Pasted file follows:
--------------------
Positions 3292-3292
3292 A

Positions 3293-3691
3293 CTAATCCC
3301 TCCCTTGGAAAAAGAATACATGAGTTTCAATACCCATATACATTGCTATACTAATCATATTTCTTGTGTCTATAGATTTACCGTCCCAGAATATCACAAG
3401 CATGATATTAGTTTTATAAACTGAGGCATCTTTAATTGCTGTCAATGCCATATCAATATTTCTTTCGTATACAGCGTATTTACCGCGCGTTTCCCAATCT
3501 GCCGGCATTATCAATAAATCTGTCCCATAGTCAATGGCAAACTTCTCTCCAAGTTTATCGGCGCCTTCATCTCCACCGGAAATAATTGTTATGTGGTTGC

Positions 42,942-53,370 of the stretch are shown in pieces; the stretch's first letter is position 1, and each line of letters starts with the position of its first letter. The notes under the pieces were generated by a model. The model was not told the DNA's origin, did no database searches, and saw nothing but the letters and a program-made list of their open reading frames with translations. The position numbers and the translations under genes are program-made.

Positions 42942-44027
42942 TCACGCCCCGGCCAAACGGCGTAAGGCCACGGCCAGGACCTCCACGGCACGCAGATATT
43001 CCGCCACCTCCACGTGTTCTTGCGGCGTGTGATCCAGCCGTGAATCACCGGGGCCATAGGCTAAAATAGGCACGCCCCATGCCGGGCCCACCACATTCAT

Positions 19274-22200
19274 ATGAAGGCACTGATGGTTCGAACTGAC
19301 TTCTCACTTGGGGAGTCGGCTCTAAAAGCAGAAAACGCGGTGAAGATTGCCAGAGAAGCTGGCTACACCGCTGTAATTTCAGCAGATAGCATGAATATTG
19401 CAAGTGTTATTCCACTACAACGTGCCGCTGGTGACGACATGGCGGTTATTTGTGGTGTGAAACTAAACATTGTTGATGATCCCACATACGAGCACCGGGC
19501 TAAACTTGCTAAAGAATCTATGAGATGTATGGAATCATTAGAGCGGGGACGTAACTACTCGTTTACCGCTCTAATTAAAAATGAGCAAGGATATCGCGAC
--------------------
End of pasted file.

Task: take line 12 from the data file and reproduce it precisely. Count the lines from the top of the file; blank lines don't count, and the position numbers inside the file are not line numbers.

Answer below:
Positions 19274-22200